Who’s winning at tech news on the Web
The tech news market is packed to the gills with sites covering the same topics in largely similar ways. That’s never more clear than during CES, when tech reporters and bloggers flood Las Vegas to cover the latest developments in consumer technology. Here’s how the biggest names in tech news stack up when it comes to traffic, video views, demographics and social reach.
CNET dominates when comes to traffic
CNET may not be as buzzy as its successors, but at age 21, it has a far larger audience. The site got 32 million unique visitors in November, three times the traffic from The Verge, Engadget and Wired. All, however, are virtually flat year-on-year.
CNET also has the biggest video audience
CNET has a big audience for its product-review-focused videos, whose viewership dominates its competitors. It’s followed by The Verge, which has increased its focus on social video this past year.
The Huffington Post has the most Facebook shares; Twitter goes TechCrunch
When it comes to tech coverage, some of the most popular stories don’t come from pure play tech sites. Newswhip pulled data on the most popular sites on Facebook when it comes to tech news. No. 1 was The Huffington Post, whose tech stories were shared 1.1 million times from October to today, according to Newswhip, helped by its enormous digital footprint. It’s followed by The Verge, The Guardian and Wired. The tech sites fare better on Twitter, where TechCrunch, Engadget, Mashable and The Verge lead in shares.
When it comes to CPMs, The Verge is on the high end. The site is charging a $55 CPM for its pre-roll and $24 to $27 for its banners, according to one agency exec. Wired wants $25 for its banners (and $39 for its pre-roll spots), while Gizmodo is asking for $12 for display and $25 for its 15-second pre-roll. CNET’s video ads come with a $42 price tag.
Mashable and Wired have the most gender balance
When it comes to demographics, tech sites tend to skew young and male. Some have evened out the balance, though. Women make up 44.7 percent of Wired’s audience, according to comScore. It’s even higher at Mashable, which has a 54.7 percent female audience (and like the HuffPo, has a broad editorial mandate). The other sites hover around 33 percent female, though The Verge has been able to attract a more female readership by hiring more female reporters and writing product reviews from a female point of view.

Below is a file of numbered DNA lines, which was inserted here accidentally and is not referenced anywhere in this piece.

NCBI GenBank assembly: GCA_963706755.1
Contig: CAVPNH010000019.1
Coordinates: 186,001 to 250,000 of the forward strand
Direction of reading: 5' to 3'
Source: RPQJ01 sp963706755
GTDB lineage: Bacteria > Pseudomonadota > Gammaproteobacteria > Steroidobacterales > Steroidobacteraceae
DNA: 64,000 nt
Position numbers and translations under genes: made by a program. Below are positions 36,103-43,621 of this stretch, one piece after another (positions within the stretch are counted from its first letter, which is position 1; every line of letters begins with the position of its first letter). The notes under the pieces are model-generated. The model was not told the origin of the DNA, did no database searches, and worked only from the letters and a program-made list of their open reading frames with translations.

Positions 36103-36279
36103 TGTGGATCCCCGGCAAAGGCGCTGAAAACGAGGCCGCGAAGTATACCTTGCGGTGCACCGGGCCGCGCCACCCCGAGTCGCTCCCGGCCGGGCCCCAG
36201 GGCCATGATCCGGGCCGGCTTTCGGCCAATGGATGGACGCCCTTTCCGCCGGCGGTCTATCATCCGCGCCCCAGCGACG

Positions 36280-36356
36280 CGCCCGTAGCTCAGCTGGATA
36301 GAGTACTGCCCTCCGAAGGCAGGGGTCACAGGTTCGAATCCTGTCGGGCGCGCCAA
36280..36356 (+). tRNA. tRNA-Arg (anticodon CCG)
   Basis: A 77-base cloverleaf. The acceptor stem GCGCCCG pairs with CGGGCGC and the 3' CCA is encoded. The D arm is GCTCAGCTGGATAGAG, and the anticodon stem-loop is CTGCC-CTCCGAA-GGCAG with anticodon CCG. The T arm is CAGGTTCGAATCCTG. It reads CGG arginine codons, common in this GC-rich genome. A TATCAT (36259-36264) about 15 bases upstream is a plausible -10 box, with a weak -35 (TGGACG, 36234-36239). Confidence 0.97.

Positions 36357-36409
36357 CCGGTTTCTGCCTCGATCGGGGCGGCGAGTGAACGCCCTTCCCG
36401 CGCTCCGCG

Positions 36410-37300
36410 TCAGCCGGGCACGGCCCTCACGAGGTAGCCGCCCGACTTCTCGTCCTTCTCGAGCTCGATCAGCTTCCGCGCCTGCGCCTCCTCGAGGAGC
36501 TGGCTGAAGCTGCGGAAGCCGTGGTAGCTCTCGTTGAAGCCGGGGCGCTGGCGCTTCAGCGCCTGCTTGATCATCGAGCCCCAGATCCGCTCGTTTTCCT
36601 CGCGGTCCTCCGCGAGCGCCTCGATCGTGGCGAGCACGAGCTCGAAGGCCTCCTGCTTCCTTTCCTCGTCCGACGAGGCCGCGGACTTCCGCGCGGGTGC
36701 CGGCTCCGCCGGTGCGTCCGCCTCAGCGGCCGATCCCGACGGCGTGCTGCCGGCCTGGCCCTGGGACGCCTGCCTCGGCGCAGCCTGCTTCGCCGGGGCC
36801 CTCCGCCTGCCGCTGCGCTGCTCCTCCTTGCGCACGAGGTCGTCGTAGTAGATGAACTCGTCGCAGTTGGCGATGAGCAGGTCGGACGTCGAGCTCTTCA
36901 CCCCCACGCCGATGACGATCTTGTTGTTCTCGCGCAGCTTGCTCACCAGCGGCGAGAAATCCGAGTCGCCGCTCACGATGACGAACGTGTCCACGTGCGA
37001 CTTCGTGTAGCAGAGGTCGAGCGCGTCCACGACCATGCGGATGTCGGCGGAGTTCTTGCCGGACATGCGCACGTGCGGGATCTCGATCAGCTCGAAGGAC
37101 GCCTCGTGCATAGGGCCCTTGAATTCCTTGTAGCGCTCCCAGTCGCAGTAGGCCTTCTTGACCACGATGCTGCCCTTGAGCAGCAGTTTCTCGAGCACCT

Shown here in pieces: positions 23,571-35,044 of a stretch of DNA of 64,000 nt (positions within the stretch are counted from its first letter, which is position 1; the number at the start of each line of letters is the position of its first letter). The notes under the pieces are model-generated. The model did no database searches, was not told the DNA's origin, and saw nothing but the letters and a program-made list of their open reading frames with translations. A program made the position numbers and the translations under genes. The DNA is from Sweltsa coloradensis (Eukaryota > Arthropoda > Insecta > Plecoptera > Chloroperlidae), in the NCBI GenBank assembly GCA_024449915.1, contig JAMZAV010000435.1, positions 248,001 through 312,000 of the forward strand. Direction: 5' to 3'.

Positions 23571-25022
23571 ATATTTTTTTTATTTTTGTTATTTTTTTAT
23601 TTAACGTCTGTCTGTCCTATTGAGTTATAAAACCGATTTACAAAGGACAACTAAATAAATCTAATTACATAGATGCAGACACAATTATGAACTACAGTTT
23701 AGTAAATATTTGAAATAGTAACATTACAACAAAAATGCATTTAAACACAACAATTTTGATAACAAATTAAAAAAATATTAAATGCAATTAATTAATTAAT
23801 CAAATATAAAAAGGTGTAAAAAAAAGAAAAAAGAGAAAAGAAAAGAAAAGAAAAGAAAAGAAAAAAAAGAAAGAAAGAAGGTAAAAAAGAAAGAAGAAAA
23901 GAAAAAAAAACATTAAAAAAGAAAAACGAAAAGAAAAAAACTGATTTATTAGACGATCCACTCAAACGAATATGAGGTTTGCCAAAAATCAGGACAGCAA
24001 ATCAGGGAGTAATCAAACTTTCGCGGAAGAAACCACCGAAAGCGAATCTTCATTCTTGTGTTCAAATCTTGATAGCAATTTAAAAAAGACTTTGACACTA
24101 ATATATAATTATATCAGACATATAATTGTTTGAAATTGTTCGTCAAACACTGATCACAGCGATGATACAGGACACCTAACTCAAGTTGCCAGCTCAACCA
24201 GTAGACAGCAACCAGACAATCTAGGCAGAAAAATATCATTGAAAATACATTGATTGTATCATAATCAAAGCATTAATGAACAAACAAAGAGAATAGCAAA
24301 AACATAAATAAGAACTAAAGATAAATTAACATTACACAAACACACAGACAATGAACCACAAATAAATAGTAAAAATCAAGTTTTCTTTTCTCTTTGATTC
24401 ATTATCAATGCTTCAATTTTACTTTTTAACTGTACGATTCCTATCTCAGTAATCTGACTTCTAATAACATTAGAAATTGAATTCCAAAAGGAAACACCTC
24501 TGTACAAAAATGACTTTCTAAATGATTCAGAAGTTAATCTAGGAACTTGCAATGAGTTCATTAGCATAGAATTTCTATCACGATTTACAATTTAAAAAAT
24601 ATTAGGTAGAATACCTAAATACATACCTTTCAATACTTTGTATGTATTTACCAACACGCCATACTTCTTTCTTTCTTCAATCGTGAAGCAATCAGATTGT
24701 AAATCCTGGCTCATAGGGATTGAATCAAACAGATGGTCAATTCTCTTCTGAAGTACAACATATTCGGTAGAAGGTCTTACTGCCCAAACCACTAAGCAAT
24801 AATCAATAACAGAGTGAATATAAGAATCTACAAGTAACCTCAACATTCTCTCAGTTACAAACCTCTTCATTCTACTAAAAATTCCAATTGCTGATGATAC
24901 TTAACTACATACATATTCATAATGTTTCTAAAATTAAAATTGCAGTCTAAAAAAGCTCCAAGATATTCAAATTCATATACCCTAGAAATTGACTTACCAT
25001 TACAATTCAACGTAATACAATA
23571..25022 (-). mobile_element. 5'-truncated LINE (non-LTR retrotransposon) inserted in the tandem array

Wired has the wealthiest readers
When it comes to comes to household income, there’s little variance among the big tech sites. Wired, though, has the highest percentage of readers with a household income above $100,000, followed by The Verge and CNET.
‘We’re out there hitting the pavement’: Ad management firms scoop up sites ahead of cookie changes
Ad management platforms such as Cafe Media and Freestar have collectively gobbled up the rights to thousands of sites' ad inventory.
Browser makers, now including Mozilla’s Firefox, are already ditching Google’s proposed cookieless ad targeting method FLoC
Google's cohort-based tracking needs browser support to work, but browsers like Brave and Microsoft Edge can easily block its functionality.
‘It’s OK if someone wants to work 3 or 4 days a week’: How female news leaders are changing media culture for women
There's still a long way to go before the media workplace is a level playing field for men and women, but female news chiefs are pushing hard to change internal cultures.
SponsoredVideo: How employer rewards and incentives changed in 2020
The nature of employer rewards programs has transformed, accelerated by the events of 2020 — a year of sweeping change. Employees shifted to digital, their preferences moved to digital wallets and they asked for new and surprising ways to use the rewards their employers delivered. In these new interviews, employer rewards experts talk about the evolving […]
Cheat Sheet: What a ‘radical’ GOP antitrust bill that would kill big tech acquisitions has in common with the Democrats’ push for reform
Bipartisan momentum behind Sen. Josh Hawley’s antitrust bill is likely to be tepid, but it could spur more dialogue on anti-competitive behavior in an tech-ruled era.
Member ExclusiveMedia Briefing: How publishers are pushing podcasts to new audiences
Podcast listening has rebounded from an initial pandemic-induced dip. But publishers still have work to do to attract more people to their shows.